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These Belgian Monks Are Brewing Beer Again After Discovering A Recipe They Lost 220 Years Ago

An order of priests monks at Grimbergen Abbey in Belgium, where the Grimbergen beers were first brewed by monks, are starting to brew beer again after a 220 year hiatus.

The monks recently delved into the abbey’s archives to find the original ingredients and brewing methods dating back to the 12th century, which were thought to be lost when the abbey was burned down by French revolutionaries in 1798.

A new microbrewery has been built on the same spot as the original, and the monks are producing the abbey’s first ales in more than two centuries.

Founded in 1128, Grimbergen Abbey first started brewing beer around 1130.

Karel Stautemas, an abbey sub-prior, said that beer-making was a “second life” for Belgian abbeys, and that the 15 Norbertine canons at Grimbergen were ecstatic about their return to beer-making.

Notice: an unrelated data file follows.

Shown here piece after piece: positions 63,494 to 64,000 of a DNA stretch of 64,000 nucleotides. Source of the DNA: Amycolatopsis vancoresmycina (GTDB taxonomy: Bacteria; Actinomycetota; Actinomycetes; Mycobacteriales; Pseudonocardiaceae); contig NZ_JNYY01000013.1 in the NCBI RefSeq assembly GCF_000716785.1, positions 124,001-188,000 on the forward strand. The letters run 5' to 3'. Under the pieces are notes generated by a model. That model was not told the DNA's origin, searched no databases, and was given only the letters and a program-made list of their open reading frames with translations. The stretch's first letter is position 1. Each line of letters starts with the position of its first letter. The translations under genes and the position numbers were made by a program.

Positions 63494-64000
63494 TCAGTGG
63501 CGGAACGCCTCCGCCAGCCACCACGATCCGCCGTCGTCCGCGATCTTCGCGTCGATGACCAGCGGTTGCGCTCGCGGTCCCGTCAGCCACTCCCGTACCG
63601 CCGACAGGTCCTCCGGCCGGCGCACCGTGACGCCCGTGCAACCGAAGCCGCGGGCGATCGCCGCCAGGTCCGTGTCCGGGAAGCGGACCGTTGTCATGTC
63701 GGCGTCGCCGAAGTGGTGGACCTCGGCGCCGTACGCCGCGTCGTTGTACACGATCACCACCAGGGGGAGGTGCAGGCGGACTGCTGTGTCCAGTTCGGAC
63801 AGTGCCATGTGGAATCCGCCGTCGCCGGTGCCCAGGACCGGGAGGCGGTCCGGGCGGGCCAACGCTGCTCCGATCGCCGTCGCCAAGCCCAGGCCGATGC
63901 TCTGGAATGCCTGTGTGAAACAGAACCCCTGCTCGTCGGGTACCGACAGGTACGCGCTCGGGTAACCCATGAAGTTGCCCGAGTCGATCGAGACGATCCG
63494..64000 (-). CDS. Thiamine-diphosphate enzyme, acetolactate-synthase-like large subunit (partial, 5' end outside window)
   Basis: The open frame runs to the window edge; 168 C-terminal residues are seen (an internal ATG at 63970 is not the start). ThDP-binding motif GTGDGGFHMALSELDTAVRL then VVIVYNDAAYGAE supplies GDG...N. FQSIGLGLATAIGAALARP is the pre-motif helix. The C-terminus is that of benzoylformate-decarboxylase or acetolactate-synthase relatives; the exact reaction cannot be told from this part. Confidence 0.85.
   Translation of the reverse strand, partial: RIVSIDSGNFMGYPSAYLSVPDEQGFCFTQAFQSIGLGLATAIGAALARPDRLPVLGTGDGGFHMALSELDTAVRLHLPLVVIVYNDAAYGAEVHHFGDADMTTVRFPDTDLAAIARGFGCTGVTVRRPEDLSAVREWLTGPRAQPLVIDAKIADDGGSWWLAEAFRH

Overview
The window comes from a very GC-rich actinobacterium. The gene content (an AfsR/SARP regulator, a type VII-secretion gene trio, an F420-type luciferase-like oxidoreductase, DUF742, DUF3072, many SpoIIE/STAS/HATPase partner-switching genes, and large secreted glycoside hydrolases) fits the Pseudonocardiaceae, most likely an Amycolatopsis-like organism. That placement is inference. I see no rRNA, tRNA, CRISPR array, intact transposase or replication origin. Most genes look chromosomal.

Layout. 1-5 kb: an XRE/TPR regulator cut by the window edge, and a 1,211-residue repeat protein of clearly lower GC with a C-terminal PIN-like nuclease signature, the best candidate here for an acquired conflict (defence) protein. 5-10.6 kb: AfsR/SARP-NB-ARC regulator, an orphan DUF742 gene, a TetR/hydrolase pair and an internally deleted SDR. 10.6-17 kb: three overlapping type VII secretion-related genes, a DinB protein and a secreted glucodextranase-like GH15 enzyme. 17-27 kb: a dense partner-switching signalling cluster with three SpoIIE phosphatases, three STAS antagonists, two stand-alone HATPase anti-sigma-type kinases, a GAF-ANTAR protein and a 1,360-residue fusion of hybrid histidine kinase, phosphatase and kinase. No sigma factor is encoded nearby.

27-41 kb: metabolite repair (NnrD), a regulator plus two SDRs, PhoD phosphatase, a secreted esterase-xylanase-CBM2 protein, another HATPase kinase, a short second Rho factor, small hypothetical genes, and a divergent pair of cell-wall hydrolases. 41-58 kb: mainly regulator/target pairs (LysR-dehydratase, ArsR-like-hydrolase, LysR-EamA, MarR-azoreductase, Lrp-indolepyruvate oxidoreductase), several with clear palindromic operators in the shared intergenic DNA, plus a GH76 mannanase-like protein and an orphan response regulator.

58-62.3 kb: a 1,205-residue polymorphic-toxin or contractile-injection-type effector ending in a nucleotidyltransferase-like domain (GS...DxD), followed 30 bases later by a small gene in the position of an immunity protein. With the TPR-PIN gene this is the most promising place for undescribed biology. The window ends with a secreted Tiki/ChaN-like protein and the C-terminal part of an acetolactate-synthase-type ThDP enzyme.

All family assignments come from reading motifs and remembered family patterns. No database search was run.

While religion was the abbey’s core business during the 12th century, brewing beer was a necessary part of life as water in the Middle Ages wasn’t drinkable and beer and bread also served as a form of payment for employees at the abbey, Grimbergen Abbey Sub-prior Karel Satutemas told Reuters.

The new microbrewery will combine their 900-year tradition of beer making with modern techniques and innovation.

The monks will also release three new Grimbergen beers to celebrate their return to brewing beer inside the Abbey. The profits will be used for the upkeep of the Abbey and other charitable causes.

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